WSDC Event - Hermitage Dinner

What: Hermitage Dinner Event Sold Out  
When: 15 Nov 18 ,19:00 -22:30
Where: Apothecaries' Hall EC4V 6EJ map
See summary here



Guest Speaker: John Livingstone-Learmonth

My maternal grandmother (1892  - 1970) lived through the privations of two world wars and died of a broken heart. The previously undiagnosed hole in the partition between the two sides of the atrium, the upper chamber, finally caught up with her.  It seems that grandparents and their grandchildren always get along together really well, and I suppose it is because they have an enemy in common.  We got on famously.  I remember one of her oft repeated aphorisms was: “ ’cos a little of what you fancy does you good”; although I am sure she did not mean it in quite the same way as expressed by Marie Lloyd (1870 -1922) the close contemporary music hall star who made the line famous.  She sang those lines with the preposition that “And suppose it makes you fat.  I don’t worry over that, ‘cos...”  The relationship between alcohol carbohydrates and those from conventional food forms such as pasta, pizza, potatoes, pastries, puddings and pies will be discussed in detail in a subsequent newsletter.

Well, it looks as if my grandmother was correct after all.  The Times (June 20th 2018) had on its front page the headline “Get a round in: non-drinkers die earlier.  Light drinkers are less likely to die early than teetotallers….”  Do you need more of a reason to book for the Hermitage Dinner?

Well yes, John Livingstone-Learmonth is probably the greatest English-speaking writer on the Rhône Valley.  He was so enamoured of the hill of Hermitage that it was there he proposed to his wife and even owns vines that go into the making of the fabled Cornas from Vincent Paris.  He will be talking us through the evening wines.  A glimpse of his website at will give you the measure of the man.  A total Rhône enthusiast.  JLL suggested the menu to complement the wines.

The whole of Hermitage at 336 acres is a lot smaller than the combination of Châteaux Margaux (203 acres) and Mouton (198 acres).  But these Rhône wines are some of the best in the world.  I could spend acres of print describing how the Rhône flowing south passes by Côte Rôtie, then past the only single-vineyard appellation in France – Château Grillet, whose wines can be truly outstanding – then Condrieu and St Joseph, before the river takes a turn around the hill of Hermitage and then plunges further south through Cornas, Crozes Hermitages and St Péray before passing nougat heaven – Montélimar  – on its way to the Southern Rhône.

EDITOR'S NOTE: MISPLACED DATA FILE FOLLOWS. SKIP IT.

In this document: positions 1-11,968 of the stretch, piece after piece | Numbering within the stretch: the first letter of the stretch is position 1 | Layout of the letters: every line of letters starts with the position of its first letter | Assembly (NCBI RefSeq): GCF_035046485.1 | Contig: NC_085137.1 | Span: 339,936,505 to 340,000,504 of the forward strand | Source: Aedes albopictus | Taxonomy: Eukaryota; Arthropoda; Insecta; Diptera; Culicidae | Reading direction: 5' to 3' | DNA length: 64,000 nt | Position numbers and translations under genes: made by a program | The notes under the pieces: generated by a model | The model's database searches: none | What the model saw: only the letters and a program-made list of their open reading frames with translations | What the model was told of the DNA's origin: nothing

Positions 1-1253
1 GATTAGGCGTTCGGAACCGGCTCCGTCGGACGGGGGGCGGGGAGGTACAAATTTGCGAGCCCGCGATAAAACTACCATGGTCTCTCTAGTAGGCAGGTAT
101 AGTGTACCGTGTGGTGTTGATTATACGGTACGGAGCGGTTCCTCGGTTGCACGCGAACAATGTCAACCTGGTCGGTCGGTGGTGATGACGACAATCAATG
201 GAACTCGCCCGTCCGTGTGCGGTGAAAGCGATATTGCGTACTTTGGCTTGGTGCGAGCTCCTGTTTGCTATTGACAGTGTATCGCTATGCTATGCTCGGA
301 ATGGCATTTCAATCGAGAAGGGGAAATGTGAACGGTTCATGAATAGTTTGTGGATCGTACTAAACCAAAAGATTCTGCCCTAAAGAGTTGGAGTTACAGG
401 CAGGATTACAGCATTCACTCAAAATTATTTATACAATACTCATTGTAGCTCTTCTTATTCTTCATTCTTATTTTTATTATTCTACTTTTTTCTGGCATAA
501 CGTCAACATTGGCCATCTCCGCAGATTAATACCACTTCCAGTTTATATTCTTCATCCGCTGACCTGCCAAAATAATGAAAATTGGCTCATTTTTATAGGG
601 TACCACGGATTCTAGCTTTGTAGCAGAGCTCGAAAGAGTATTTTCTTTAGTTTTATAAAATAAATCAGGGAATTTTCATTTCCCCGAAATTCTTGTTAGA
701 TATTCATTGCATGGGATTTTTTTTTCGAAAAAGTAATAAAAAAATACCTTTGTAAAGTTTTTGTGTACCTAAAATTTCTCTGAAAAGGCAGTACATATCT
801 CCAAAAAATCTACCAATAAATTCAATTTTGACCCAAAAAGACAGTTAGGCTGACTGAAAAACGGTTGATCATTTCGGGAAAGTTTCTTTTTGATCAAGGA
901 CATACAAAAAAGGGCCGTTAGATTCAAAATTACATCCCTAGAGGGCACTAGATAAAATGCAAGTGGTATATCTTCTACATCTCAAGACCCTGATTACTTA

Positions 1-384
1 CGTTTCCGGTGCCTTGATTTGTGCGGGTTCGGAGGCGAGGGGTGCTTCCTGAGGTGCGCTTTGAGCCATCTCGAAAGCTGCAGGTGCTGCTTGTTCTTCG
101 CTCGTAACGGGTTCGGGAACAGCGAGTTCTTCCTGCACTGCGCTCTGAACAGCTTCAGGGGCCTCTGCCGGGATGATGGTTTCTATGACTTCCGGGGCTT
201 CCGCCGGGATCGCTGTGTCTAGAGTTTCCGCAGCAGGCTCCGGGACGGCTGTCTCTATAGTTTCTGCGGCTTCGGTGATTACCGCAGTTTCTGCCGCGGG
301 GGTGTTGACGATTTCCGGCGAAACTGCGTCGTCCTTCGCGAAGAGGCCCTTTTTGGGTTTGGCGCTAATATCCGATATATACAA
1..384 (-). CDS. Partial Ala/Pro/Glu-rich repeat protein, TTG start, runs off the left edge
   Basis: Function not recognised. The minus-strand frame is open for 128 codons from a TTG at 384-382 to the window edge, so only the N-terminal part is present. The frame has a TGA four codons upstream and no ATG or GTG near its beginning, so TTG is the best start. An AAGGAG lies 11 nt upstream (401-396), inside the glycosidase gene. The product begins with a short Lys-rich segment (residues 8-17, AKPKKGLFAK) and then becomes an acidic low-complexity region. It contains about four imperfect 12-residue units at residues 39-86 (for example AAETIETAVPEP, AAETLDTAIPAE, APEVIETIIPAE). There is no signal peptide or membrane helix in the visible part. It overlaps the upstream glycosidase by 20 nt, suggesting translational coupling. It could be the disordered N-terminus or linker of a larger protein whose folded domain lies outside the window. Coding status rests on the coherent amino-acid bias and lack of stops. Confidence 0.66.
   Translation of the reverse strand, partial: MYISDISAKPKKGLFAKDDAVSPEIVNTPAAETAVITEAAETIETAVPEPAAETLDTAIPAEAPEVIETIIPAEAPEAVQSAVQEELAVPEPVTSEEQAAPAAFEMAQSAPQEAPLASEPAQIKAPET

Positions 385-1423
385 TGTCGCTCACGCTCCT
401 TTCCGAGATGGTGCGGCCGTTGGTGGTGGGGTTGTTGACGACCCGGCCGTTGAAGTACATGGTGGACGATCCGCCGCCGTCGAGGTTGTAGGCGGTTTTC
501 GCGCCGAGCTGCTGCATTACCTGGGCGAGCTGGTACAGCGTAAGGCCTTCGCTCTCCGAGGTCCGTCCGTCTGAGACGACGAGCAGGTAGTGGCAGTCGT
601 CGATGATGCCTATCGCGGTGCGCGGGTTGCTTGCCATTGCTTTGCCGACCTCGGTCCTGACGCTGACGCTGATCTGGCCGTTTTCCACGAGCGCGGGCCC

The wines we will be drinking are:

Cockburns White Port as an aperitif with canapes – chilled solo or with tonic, ice and crushed fresh mint.  The dining club on their Porto tour gave this a seven.

Hermitage Blanc, Chevalier de Stérimberg, Jaboulet Aìné 2003          
This is a very powerful, deep wine that you are unlikely to experience again as there is very little left on the planet.  This will be accompanied by pigeon.

Then three reds with a good age and from three top-notch wine makers to accompany the venison:

Crozes-Hermitage, Domaine de Thalabert, Paul Jaboulet Aîné 2006

The rise and fall and rise of Paul Jaboulet Aîné with the business being acquired in 2005/6 by Swiss financier Jean Jacque Frey makes intriguing reading.  The 2006 is drinking beautifully at present.

Hermitage, Monier de la Sizeranne, Chapoutier 2006

Another story of family intrigue with one of the brothers, Marc, disappearing to the West Indies in the late 1990s leaving Michel to run the business. Monier de la Sizeranne is the workhorse wine – the equivalent of Hermitage La Chapelle but less famous – and is made from their own grapes from Bessards, Gréffieux and a little Meal, all top plots.

Hermitage, Le Gréal Rouge, M Sorrel 2007
From an amalgam of probably the two greatest Hermitage sites – Gréffiuex and Meal – and crafted by Marc Sorrel from the exceptional 2007 vintage. 

As usual these wines will be double decanted before the dinner.  At a trial – one of the privileges of being on the committee – they were magnificent. 

Despite some criticism of the Dining Club drinking our Port reserves too young – there have been cries of vinfanticide - a 35 year-old Grahams 1983 seems not to be cradle snatching.  ‘83 was a good vintage and Grahams was amongst the best of that year.  Cheese and fruit will accompany.

Tony Wright, Honorary Secretary

Dress Code: Lounge suit

Guests: £185
Members: £175

Forthcoming events:
Wednesday 5 December – Christmas Tasting at the Army & Navy Club
Wednesday 5 June 2019 – Dinner and Club AGM at the Army & Navy Club

Booking Form

Vintages available from The Wine Society:
Half bottle of Crozes-Hermitage Domaine de Thalabert, Paul Jaboulet Aîné 2012
Hermitage Rouge, Gréal, Domaine Sorrel 2012